All I really hope to get out of John Kelly is a little insurance against the president inadvertently causing an international incident, or worse, a nuclear exchange on the Korean Peninsula. I don’t have any faith that the reins he’s putting on Trump and his staff will be lasting or sufficient to create a reasonably functional executive office.
The overall impression I get from reading about Kelly’s efforts is of a new butler put in charge of an absolutely insufferable pre-teen who has inherited a vast fortune and has absolutely no morals, disciple, or decency. He’ll try to get Trump to do his homework and stop making prank calls, but the second he’s not looking Trump will take some friends down to the backyard pond and dynamite the fish.
I wish I were kidding, but I am 100% serious. Even the straight reporting on Kelly/Trump from places like Bloomberg looks like a bizarro remake of Silver Spoons directed by Wes Craven.
“No, Little Ricky Stratton can’t come out to play!”
In his first week, Kelly also quickly moved to take control of the door to the Oval Office. His predecessor, Reince Priebus, seemed unable to stop White House staffers from popping in unannounced to see the president — dropping news articles on his desk that he would love or hate, sharing ideas for tweets, or just getting valuable face time with the boss. Trump, who’s known to be easily distracted, would wave-in the visitors, even as his scheduled appointments sometimes backed up. Kelly insists that anyone who wants to see the president now must go through him.
“No, Ricky, you can’t use the computer to troll people!”
Perhaps even more important, Kelly is testing his authority to tame Trump’s sometimes reckless tweeting habits. While Kelly isn’t vetting every presidential tweet, Trump has shown a willingness to consult with his chief of staff before hitting “send” on certain missives that might cause an international uproar or lead to unwelcome distractions, according to three people familiar with the interactions. Kelly has been “offering a different way to say the same thing,” the person said.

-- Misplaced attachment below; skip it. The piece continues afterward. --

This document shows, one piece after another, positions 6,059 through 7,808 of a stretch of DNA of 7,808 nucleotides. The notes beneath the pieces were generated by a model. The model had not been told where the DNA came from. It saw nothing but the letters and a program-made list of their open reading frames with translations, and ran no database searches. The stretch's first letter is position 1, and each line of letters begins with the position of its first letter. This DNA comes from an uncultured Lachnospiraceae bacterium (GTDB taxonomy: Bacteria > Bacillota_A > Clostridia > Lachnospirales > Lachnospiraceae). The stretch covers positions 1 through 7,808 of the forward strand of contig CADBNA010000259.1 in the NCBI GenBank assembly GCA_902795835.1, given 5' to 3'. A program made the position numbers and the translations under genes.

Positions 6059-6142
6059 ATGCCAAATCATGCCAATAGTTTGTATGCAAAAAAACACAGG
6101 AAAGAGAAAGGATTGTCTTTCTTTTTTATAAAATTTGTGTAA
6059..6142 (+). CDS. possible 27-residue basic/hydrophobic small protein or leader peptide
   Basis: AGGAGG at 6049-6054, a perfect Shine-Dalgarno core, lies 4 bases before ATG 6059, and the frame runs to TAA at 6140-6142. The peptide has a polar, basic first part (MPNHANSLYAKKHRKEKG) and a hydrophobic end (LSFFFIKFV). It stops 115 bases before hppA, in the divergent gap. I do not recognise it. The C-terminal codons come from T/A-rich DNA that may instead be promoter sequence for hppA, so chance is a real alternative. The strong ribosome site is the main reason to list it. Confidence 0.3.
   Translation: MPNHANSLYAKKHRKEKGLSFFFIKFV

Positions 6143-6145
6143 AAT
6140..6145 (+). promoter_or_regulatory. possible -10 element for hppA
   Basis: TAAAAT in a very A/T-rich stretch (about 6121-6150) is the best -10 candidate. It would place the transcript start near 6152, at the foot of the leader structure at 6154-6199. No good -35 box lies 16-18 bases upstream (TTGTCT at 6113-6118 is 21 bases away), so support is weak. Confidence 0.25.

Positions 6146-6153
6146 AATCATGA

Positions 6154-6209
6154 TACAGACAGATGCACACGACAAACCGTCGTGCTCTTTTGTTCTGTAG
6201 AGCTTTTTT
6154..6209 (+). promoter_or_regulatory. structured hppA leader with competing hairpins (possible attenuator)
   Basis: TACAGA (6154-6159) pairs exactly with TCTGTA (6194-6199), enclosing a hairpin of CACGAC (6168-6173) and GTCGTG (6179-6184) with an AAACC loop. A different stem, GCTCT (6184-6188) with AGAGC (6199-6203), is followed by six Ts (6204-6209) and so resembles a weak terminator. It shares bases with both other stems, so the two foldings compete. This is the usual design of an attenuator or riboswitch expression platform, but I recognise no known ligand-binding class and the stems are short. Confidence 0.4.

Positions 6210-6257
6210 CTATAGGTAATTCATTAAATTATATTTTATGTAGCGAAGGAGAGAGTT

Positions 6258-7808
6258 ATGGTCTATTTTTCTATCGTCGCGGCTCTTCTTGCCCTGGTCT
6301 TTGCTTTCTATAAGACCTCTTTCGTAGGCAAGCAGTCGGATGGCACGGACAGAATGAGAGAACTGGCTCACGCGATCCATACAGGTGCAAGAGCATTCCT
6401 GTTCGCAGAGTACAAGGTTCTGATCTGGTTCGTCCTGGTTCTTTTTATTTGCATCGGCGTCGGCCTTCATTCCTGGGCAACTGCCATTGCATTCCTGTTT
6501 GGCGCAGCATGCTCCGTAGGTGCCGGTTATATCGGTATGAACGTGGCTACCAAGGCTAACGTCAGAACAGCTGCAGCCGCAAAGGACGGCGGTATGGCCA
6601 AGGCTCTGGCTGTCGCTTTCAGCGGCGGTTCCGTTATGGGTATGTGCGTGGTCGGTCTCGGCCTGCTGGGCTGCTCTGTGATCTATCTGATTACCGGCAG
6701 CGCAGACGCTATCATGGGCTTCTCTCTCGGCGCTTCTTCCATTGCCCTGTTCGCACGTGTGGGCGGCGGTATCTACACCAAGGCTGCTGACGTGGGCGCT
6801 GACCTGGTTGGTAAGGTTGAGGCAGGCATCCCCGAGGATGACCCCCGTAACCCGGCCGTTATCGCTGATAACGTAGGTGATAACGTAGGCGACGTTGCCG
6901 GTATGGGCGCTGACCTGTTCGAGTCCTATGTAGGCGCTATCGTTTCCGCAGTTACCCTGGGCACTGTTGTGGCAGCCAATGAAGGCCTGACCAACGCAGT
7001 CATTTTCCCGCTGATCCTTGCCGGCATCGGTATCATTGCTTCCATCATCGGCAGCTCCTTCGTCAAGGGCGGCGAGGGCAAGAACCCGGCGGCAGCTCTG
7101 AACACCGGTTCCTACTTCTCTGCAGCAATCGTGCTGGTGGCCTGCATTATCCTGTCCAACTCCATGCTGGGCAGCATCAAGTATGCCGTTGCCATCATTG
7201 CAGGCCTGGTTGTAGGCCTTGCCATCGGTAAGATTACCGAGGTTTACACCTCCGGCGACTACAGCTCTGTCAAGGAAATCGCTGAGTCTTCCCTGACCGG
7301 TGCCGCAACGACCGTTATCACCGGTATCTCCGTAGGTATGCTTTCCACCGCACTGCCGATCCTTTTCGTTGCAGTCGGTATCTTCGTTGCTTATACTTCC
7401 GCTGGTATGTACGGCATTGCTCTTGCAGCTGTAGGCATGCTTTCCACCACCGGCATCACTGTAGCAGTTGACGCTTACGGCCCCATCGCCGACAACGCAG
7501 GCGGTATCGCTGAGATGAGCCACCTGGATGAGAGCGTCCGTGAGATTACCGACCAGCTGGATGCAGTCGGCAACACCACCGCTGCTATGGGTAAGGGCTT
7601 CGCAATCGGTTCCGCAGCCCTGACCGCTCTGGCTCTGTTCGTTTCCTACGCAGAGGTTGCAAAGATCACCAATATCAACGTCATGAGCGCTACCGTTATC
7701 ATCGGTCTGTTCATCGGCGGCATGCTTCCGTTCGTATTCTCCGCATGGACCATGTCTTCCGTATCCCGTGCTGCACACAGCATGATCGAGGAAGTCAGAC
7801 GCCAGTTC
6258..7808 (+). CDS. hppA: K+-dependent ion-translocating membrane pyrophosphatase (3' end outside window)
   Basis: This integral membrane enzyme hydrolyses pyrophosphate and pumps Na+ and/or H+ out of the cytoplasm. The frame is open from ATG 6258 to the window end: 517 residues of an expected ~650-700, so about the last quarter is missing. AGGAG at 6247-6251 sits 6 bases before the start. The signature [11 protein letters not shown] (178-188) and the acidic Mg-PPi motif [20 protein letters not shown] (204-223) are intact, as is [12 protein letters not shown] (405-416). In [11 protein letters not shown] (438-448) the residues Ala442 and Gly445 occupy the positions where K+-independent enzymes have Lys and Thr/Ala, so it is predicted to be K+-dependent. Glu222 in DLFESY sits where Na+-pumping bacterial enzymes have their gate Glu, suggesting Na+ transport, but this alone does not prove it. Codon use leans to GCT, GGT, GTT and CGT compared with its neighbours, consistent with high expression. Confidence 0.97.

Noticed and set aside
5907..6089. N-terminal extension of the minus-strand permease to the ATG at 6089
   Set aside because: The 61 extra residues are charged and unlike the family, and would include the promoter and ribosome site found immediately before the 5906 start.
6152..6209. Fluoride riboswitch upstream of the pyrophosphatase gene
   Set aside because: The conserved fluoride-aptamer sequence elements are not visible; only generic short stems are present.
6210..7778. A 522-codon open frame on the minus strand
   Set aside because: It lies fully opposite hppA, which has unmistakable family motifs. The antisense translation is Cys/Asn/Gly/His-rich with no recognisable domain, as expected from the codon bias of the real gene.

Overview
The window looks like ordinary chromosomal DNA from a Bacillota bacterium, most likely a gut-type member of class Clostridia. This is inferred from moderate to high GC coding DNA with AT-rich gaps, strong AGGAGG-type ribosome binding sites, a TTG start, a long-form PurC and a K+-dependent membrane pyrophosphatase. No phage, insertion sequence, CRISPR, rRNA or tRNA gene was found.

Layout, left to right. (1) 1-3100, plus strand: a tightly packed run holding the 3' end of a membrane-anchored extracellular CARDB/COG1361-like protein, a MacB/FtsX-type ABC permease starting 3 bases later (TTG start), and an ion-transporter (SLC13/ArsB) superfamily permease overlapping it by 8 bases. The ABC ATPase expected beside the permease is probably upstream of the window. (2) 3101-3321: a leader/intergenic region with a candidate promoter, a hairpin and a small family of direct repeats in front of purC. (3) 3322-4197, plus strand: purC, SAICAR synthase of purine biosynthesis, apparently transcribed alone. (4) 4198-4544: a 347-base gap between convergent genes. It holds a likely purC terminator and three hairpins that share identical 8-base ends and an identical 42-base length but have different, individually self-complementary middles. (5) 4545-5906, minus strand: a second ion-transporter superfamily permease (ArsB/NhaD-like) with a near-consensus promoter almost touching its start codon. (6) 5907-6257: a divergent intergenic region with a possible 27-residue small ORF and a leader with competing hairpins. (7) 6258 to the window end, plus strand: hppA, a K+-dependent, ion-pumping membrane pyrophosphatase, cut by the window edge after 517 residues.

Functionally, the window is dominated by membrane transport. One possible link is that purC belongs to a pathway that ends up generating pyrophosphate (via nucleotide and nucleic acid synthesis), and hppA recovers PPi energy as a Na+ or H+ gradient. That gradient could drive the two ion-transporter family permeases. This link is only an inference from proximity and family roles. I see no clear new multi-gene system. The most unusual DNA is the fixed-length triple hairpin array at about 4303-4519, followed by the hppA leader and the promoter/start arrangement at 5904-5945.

Trump has made it clear, however, that he reserves the right to ignore advice on tweets.
“No, I won’t deliver your stupid message to Ricky. He has to finish his math homework!”
Joining Kelly at Bedminster this weekend is Rick Wadell, a deputy national security adviser and major general in the Army Reserves, and White House staff secretary Rob Porter, whose job it is to filter the materials others are seeking to get in front of the president. Kelly has asked Porter to help vet documents before they reach Trump’s hands.
Of course, on the real Silver Spoons, it was the father who acted like an overgrown child.
In the pilot episode, Ricky Stratton (Ricky Schroder) arrives at the mansion of the father he has never met to introduce himself, move in, and get to know him better. Edward Stratton III (Joel Higgins) epitomizes the phrase “overgrown child”; he has never taken responsibility for anything in his life, including his toy business, “Eddie Toys.” Ricky recognizes that his dad needs to grow up; Edward thinks his son is too uptight and needs to have more fun while he’s still young.
This analogy is almost perfect.